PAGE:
However, in all the nonsense written about the Hobby Lobby case, one point that I rarely see made is that the "no free lunch" dictum still applies to health care products, and no amount of mandating on the part of the government can change economic fundamentals of employers. An employee's compensation is salary plus benefits and her cost to the employer is compansation plus other costs (training, a desk and computer, cost of office space). In a competitive market, firms must pay the market rate of compensation to induce employees to come to work, and the value of that work must exceed the cost to the employer before the job is created. Even before the ACA, salary and benefits were substitutes: a firm that offers, say, health insurance benefits needn't pay as high a salary. If it weren't for the tax benefits to employers of firm-provided health insurance (which, at the corporate tax rate of 35%, allows firms to pay 65 cents for every dollar of insurance they provide employees), no rational firm would provide health insurance. Instead, firms would offer higher salaries and let employees purchase their own amount of insurance.

The ACA changes things only in as much as firms that provide health insurance are now obligated to include in the policies coverage over things, such as contraception, that were not previously an obligation. But there's no free lunch: if the average employee uses $100 per year of insurer-provided contraception, that's $100 that's comes out of the employee's salary; see the previous paragraph. Some employees are better off under the ACA - those who use more than the average amount of health care - while some are worse off. But the idea that the ACA causes firms to provide free contraception is nonsense. All it does is shift hide the cost from employees, and to create some weird cross-subsidies (men and post-menopausal women subsidize contraception, while women and, er, functioning men subsidize Viagra). The ACA doesn’t - because it can’t - create something out of nothing.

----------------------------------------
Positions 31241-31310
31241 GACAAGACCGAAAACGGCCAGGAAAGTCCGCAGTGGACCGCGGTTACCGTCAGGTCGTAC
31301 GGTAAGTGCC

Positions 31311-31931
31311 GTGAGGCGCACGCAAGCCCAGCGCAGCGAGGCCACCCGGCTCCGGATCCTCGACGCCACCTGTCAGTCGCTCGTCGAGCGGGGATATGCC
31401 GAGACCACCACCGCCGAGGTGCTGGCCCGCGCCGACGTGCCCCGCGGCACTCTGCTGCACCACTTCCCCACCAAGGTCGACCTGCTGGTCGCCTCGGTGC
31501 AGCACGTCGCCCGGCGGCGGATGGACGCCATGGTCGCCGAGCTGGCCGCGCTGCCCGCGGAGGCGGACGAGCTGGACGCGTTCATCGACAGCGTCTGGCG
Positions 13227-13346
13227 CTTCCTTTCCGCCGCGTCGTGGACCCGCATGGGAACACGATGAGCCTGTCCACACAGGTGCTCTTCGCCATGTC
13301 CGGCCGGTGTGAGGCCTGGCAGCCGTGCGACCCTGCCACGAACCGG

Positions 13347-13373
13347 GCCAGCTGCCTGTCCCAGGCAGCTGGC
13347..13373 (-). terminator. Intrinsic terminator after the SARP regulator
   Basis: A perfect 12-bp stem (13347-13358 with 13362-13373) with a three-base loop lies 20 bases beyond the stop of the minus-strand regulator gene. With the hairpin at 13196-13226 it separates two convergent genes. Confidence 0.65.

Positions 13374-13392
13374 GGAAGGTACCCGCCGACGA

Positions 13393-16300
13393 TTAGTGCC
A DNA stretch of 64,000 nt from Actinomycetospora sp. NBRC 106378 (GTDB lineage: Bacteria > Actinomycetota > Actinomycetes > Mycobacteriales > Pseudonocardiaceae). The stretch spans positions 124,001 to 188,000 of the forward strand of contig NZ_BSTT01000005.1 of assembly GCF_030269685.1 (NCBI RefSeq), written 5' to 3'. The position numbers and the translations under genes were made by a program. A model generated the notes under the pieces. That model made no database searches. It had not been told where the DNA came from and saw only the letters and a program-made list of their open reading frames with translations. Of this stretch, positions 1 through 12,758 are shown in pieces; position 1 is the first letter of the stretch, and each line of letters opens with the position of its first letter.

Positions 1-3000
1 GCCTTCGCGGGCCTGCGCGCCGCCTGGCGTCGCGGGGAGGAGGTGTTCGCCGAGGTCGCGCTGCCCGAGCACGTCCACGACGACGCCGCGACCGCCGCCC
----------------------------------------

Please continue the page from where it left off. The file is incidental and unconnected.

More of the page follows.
Thursday, June 26, 2014

Paris Catacombs

Courtesy of Miss Mari Moonbeam, I took a ride through the Paris catacombs. One starts by descending into the Metro:

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Archaeology is continuing even now:

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Turn right, toward the water, and find a small barge to begin your tour: